The CTA’s $203 million Wilson station overhaul includes ambition plans to transform the station into a Red/Purple transfer, make the stop wheelchair accessible, restore the historic clock tower, and install public art by renowned sculptor Cecil Balmond. But right now, the transit agency’s plan for the space underneath the ‘L’ tracks between Wilson and Montrose simply restores the conditions that existed before the rehab began. Once again, the space would be a dark, dismal place used for parking, surrounded by fences.

Thankfully, the Wilson Public Space Committee, Graceland Wilson Neighbors Association and Uptown United have put forward a forward-thinking alternative to using this valuable land in the heart of the neighborhood to warehouse cars once again. Instead, they want to transform the space into a promenade with green space, seating, event space, bicycle and food truck parking, artwork, and dynamic lighting under the tracks that would make the area less gloomy and more lively. They argue that these improvements would make the area under the tracks safer and more welcoming, and create a valuable new amenity for the neighborhood.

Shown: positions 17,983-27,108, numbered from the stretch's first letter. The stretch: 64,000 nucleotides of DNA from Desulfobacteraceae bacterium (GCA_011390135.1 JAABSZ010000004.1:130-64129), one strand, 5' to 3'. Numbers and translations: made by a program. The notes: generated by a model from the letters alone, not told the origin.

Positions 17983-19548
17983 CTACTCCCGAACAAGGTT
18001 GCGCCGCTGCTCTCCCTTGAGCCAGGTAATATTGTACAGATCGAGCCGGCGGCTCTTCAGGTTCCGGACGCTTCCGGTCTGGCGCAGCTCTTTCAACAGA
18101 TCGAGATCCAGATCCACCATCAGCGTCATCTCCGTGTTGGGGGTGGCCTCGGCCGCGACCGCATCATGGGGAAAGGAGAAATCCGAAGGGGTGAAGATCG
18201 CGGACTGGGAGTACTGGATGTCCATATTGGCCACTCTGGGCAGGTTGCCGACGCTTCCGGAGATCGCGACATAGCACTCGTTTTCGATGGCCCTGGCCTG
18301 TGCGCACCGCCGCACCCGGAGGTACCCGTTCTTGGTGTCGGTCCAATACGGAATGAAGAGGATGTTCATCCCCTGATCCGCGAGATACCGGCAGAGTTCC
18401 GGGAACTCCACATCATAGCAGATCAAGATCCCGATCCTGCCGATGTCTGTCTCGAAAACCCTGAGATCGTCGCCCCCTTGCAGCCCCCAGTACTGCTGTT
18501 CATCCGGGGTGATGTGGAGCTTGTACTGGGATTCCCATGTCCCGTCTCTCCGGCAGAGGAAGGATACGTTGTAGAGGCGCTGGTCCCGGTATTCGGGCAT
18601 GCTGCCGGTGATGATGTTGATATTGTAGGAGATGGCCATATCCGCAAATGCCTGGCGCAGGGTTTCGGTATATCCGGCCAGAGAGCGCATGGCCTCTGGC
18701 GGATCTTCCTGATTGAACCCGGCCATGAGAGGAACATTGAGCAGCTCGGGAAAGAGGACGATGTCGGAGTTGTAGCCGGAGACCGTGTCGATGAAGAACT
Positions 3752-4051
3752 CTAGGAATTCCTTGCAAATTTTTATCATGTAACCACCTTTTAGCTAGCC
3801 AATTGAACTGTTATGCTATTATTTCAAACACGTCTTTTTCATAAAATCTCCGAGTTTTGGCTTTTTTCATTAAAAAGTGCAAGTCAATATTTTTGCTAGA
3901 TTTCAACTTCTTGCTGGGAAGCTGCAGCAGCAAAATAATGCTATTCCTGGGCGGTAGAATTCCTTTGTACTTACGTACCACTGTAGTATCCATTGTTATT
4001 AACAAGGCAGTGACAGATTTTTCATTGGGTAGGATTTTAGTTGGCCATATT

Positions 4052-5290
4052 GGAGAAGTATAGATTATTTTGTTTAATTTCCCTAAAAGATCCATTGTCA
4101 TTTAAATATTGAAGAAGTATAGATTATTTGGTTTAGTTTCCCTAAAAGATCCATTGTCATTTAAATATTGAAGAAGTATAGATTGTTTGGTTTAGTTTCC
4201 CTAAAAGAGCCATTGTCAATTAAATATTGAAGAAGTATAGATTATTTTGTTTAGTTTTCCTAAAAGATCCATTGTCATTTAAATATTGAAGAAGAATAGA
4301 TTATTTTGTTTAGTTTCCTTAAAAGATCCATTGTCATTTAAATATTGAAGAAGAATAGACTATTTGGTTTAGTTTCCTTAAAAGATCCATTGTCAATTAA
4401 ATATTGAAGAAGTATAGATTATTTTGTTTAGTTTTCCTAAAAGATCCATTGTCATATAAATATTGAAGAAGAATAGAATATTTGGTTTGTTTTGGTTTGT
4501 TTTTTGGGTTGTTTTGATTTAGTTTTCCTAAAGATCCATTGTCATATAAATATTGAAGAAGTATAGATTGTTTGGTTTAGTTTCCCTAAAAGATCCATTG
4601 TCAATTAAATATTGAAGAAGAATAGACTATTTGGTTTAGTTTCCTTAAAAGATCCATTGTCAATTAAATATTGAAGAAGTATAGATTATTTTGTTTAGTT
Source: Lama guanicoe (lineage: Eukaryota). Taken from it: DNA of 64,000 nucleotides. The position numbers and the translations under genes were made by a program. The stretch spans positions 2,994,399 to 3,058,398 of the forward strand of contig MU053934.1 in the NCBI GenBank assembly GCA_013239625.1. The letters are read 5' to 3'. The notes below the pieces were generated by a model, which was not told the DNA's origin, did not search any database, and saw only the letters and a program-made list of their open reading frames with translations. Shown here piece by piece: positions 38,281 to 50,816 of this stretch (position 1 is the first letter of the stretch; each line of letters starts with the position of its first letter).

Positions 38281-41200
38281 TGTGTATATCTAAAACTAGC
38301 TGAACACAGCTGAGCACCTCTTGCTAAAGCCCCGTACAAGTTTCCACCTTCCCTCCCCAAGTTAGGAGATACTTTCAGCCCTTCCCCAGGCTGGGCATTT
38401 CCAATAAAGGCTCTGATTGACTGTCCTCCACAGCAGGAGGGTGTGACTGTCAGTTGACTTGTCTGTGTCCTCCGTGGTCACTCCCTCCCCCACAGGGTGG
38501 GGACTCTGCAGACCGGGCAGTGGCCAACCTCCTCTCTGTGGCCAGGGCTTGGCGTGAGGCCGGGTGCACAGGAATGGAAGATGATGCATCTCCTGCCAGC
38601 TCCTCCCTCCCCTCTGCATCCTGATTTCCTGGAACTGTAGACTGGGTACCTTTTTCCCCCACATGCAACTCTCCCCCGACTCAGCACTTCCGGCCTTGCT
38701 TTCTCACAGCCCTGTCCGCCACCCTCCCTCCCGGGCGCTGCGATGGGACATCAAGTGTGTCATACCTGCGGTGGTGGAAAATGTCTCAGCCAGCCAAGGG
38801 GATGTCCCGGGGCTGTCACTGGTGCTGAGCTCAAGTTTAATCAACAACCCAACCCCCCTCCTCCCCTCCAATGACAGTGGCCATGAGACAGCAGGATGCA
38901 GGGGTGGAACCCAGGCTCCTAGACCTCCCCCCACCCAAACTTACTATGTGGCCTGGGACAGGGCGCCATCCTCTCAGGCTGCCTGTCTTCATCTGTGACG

Over the past year, the groups have been working with the Metropolitan Planning Council and The University of Illinois at Chicago’s Transit Oriented Development studio course teams (commissioned by the CTA) to come up with their proposal. Over the last year, the groups have worked with nearby residents, property owners, and other stakeholders to come up with idea for the space.